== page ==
Are there benefits to the girls in being interesting or competing?

I don’t know.

Some of them enjoy being pretty, flirting and letting others enjoy it.  Are there benefits to intentionally competing or training?

There are young ladies in school who are overly thin and there are others who weigh 40 pounds or more than might be attractive.  Would they benefit from training to compete in a contest?  If you wish, view the photos of Kaitlyn Davidson or read her story and you let me know . . . or consider the page on anorexia.

The Bible says to let your light shine and to make use of gifts to make the world a better place. Matthew 5:16; Matthew 25:14ff; Luke 19:12ff.  The question is whether or not being pretty, flirty and attractive are a form of that.  I kind of think that they are, but I am not God.

The studies on art appreciation and mental health find that creating art is good for one’s mood.

It is estimated that currently 11% of high school students have been diagnosed with an eating disorder.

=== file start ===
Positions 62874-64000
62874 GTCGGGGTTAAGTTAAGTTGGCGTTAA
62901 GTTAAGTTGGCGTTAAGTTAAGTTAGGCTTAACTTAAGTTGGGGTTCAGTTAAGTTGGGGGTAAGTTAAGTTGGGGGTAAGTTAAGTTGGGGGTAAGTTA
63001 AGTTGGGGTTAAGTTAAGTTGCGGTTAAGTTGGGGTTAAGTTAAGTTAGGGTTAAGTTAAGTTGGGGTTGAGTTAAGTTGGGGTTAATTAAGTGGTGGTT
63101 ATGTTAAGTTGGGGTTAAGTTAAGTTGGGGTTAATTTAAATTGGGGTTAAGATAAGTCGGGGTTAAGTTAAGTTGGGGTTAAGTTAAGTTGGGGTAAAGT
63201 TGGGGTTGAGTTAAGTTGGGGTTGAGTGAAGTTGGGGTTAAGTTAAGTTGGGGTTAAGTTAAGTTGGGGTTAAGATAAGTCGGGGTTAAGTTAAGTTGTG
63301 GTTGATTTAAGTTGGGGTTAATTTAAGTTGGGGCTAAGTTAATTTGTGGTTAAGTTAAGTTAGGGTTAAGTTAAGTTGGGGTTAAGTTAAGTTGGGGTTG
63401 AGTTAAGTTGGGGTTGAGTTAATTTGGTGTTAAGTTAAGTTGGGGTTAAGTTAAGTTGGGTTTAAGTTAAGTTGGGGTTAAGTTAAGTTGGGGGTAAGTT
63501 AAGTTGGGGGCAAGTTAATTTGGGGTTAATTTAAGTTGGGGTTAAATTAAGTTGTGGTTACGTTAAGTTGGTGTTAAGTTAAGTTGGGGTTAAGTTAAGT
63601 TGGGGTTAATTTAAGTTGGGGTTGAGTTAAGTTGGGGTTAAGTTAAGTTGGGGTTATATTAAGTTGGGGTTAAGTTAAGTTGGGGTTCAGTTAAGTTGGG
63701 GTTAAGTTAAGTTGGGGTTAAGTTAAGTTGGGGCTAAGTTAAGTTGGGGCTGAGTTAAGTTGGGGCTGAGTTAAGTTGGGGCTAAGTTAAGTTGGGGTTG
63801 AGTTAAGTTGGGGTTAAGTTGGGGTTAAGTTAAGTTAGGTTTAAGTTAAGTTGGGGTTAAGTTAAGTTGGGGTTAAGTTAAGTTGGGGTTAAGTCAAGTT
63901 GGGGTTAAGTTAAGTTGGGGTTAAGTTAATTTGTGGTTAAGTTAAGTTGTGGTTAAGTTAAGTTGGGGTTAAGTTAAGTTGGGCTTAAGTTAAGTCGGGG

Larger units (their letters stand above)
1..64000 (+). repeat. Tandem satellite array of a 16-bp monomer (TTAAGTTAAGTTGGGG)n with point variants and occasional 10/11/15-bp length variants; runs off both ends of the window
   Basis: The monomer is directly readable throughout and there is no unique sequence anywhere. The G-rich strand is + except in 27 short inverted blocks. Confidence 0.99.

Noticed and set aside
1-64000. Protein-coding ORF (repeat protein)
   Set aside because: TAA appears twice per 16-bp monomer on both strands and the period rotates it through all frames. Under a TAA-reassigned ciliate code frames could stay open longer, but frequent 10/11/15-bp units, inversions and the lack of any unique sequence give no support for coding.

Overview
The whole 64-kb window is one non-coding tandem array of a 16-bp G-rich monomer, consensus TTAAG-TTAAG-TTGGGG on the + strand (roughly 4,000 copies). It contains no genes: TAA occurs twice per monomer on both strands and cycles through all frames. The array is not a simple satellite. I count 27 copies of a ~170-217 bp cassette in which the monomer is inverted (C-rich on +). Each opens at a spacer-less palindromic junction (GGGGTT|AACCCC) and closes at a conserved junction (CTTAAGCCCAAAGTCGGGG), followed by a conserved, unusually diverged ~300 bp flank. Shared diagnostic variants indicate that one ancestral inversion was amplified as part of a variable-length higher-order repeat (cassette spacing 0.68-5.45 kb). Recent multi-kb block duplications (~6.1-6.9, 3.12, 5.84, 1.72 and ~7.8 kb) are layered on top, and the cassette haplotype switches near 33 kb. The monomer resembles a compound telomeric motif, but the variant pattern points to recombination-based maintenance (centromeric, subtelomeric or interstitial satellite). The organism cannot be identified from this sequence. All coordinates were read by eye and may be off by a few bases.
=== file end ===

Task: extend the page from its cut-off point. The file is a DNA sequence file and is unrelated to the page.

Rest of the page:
35% of “normal dieters” progress to pathological dieting. Of those, 20-25% progress to partial or full syndrome eating disorders.

Anorexia is the 3rd most common chronic illness among adolescents.

Those who train for bikini competitions tend to learn to lift weights and to have interesting curves . . .  I could be wrong, but I have doubts that bikini competitors become anorexic.  There is one story in the news of Kaitlyn Davidson who was anorexic.  She gained weight and then competed in a bikini competition.

Now, it should be admitted that some people who compete in bikini competitions and do not win become angry and frustrated. That can be a disadvantage or that can be a learning experience.

For a possible benefit, we see former anorexic Kaitlyn.

 

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